There is not yet a medical treatment known, sorry for you.   Daniel

Philipp posted:
Adriatic posted:

    I can't wait to see what follows him home when Phillip finds out they make pairs of track pliers 

Wait... what? Do I need track pliers too?

No, you can get by with other pliers and tools. Just focus on buying more track and trains for now.

I still don’t own track pliers. I use my needle nose, cutting and regular pliers depending on what track repair I am doing. It’s worked so far. 

George

George S posted:
Philipp posted:
Adriatic posted:

    I can't wait to see what follows him home when Phillip finds out they make pairs of track pliers 

Wait... what? Do I need track pliers too?

No, you can get by with other pliers and tools. Just focus on buying more track and trains for now.

I still don’t own track pliers. I use my needle nose, cutting and regular pliers depending on what track repair I am doing. It’s worked so far. 

George

No, you don't necessarily NEED them; "a golden hammer"

I use blunted top cutters, etc. just as often.

  You could spend a lot on the "right" tools if you choose to, and some jobs do require them, but many thousands of folks "make due" daily as well.

"Still trying to not shoot my eye out"

 

"Nursing insomnia one railcar at a time"

My aroma therapy? Smoke Pellets.

 





John Smatlak posted:
......the next question- how do you get a wheel/axle set out of one of the Bing 1920's O gauge trucks? I'm used to being able to widen up the truck frame enough to slip one end of the axle out (either by some gentle bending or disassembly), but I've discovered you can't do that with these. I removed the side frame from the truck with some further loosening of the tabs (this one was already loose at the old solder joint between the bolster and the side frame), but the ends of the axle appear to be captive inside the little O gauge axle box on the side frames. Do they have a collar on the end of the axle?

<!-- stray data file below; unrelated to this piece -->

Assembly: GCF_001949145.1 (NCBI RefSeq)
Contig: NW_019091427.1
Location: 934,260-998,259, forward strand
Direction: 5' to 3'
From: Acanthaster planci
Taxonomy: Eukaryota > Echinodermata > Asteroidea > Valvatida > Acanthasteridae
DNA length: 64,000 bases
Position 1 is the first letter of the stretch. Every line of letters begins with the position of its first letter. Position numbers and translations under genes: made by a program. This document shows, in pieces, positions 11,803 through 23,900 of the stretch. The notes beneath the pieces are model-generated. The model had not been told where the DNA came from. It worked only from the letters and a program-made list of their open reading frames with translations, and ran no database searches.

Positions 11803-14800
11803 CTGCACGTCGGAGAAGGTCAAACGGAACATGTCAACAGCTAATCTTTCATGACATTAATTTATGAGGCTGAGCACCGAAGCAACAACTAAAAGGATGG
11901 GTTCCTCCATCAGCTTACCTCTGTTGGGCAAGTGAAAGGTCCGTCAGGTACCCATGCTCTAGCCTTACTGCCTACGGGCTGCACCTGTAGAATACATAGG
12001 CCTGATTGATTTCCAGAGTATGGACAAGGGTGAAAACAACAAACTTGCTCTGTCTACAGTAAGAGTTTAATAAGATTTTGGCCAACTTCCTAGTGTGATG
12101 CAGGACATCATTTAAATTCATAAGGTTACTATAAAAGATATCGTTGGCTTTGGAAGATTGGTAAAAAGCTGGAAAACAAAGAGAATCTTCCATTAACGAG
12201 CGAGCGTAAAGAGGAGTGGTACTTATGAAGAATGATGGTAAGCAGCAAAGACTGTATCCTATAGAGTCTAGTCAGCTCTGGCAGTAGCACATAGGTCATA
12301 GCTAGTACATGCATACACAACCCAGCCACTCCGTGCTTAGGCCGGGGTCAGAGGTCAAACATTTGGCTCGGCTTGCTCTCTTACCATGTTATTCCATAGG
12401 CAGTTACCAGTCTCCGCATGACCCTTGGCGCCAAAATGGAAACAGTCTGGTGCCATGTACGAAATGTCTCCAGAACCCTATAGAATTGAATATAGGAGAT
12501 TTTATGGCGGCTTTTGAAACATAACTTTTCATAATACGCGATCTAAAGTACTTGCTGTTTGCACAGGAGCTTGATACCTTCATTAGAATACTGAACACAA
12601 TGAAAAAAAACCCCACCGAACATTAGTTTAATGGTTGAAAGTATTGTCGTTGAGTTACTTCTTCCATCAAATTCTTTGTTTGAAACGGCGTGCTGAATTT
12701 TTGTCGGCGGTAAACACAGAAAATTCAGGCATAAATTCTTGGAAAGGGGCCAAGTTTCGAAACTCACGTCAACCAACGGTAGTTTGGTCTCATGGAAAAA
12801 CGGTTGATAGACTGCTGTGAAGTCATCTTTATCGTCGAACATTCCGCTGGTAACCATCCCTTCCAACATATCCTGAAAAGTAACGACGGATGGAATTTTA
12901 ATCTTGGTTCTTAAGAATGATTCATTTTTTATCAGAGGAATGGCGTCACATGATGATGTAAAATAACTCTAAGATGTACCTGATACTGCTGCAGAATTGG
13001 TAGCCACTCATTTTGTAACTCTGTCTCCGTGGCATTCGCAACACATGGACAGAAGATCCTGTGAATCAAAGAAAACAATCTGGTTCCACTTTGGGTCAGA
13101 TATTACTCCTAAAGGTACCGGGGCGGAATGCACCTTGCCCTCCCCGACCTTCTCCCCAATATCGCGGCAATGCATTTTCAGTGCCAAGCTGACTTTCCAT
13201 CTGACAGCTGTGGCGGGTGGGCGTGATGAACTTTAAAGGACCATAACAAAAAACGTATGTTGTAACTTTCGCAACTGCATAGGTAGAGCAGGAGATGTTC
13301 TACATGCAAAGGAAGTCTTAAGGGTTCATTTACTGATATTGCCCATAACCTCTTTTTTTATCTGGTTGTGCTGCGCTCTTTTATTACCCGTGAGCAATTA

I need to straighten one bent axle, hence my interest. Some photos attached, along with a video of the Bing clockwork train running with the other two coaches.

Bing truck disassembly 2Bing truck disassembly

 

You might want to anneal the axle box tabs with a soldering iron to prevent a snapped tab while bending.

"Still trying to not shoot my eye out"

 

"Nursing insomnia one railcar at a time"

My aroma therapy? Smoke Pellets.

 





Adriatic posted:
John Smatlak posted:
......the next question- how do you get a wheel/axle set out of one of the Bing 1920's O gauge trucks? I'm used to being able to widen up the truck frame enough to slip one end of the axle out (either by some gentle bending or disassembly), but I've discovered you can't do that with these. I removed the side frame from the truck with some further loosening of the tabs (this one was already loose at the old solder joint between the bolster and the side frame), but the ends of the axle appear to be captive inside the little O gauge axle box on the side frames. Do they have a collar on the end of the axle?

I need to straighten one bent axle, hence my interest. Some photos attached, along with a video of the Bing clockwork train running with the other two coaches.

 

 

You might want to anneal the axle box tabs with a soldering iron to prevent a snapped tab while bending.

This is very good advice. I never broke a tab when doing this. It seems to make the metal "younger" and more pliable.

George

Arne posted:

The Bing diaphragms are attached at the top and bottom, they are complete different to Marklin.